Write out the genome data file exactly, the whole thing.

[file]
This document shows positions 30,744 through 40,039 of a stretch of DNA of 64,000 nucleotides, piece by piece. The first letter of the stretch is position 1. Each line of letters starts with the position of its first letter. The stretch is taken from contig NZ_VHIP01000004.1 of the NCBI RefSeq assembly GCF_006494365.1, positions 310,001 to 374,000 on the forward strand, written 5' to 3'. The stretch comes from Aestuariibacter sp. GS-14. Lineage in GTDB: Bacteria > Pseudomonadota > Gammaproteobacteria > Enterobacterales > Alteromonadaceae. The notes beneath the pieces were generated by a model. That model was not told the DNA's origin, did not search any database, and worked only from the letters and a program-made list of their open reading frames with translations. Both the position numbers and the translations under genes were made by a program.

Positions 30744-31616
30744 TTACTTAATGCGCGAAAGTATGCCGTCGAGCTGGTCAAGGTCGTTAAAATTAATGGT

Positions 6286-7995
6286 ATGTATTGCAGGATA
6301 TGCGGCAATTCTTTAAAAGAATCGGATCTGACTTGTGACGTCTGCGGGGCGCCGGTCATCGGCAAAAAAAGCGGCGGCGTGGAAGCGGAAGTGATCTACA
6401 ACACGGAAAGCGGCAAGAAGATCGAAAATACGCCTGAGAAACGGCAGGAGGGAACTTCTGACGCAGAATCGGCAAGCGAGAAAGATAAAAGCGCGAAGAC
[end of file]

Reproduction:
This document shows positions 30,744 through 40,039 of a stretch of DNA of 64,000 nucleotides, piece by piece. The first letter of the stretch is position 1. Each line of letters starts with the position of its first letter. The stretch is taken from contig NZ_VHIP01000004.1 of the NCBI RefSeq assembly GCF_006494365.1, positions 310,001 to 374,000 on the forward strand, written 5' to 3'. The stretch comes from Aestuariibacter sp. GS-14. Lineage in GTDB: Bacteria > Pseudomonadota > Gammaproteobacteria > Enterobacterales > Alteromonadaceae. The notes beneath the pieces were generated by a model. That model was not told the DNA's origin, did not search any database, and worked only from the letters and a program-made list of their open reading frames with translations. Both the position numbers and the translations under genes were made by a program.

Positions 30744-31616
30744 TTACTTAATGCGCGAAAGTATGCCGTCGAGCTGGTCAAGGTCGTTAAAATTAATGGT

Positions 6286-7995
6286 ATGTATTGCAGGATA
6301 TGCGGCAATTCTTTAAAAGAATCGGATCTGACTTGTGACGTCTGCGGGGCGCCGGTCATCGGCAAAAAAAGCGGCGGCGTGGAAGCGGAAGTGATCTACA
6401 ACACGGAAAGCGGCAAGAAGATCGAAAATACGCCTGAGAAACGGCAGGAGGGAACTTCTGACGCAGAATCGGCAAGCGAGAAAGATAAAAGCGCGAAGAC